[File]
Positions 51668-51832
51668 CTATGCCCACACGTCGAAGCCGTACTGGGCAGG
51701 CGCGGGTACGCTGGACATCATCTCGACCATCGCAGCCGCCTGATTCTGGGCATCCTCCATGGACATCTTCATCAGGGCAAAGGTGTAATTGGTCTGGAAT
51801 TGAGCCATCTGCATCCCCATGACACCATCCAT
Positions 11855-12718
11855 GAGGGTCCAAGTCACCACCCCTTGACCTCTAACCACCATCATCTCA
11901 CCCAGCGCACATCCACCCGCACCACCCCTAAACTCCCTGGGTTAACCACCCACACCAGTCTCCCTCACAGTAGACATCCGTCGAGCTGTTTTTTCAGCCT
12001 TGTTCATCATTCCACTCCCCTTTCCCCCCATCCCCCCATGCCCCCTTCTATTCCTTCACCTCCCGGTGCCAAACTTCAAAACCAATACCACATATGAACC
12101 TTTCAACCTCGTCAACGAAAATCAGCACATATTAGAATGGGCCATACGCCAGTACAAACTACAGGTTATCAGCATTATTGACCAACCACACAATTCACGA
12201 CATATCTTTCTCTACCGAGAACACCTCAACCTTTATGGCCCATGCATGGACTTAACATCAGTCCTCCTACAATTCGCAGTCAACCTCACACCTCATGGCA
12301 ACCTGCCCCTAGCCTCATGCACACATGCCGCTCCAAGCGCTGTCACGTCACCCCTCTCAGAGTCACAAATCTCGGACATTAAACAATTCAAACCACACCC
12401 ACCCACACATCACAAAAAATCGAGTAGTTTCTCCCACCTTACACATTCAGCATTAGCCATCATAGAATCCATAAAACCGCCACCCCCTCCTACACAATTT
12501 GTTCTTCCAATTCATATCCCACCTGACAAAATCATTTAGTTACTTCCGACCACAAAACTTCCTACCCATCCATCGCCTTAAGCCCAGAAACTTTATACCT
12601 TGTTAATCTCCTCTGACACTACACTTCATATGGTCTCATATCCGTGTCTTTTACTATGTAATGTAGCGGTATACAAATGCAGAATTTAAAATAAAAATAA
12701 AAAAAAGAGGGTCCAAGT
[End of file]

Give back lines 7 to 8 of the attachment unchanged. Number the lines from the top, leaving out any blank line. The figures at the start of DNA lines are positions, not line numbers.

11901 CCCAGCGCACATCCACCCGCACCACCCCTAAACTCCCTGGGTTAACCACCCACACCAGTCTCCCTCACAGTAGACATCCGTCGAGCTGTTTTTTCAGCCT
12001 TGTTCATCATTCCACTCCCCTTTCCCCCCATCCCCCCATGCCCCCTTCTATTCCTTCACCTCCCGGTGCCAAACTTCAAAACCAATACCACATATGAACC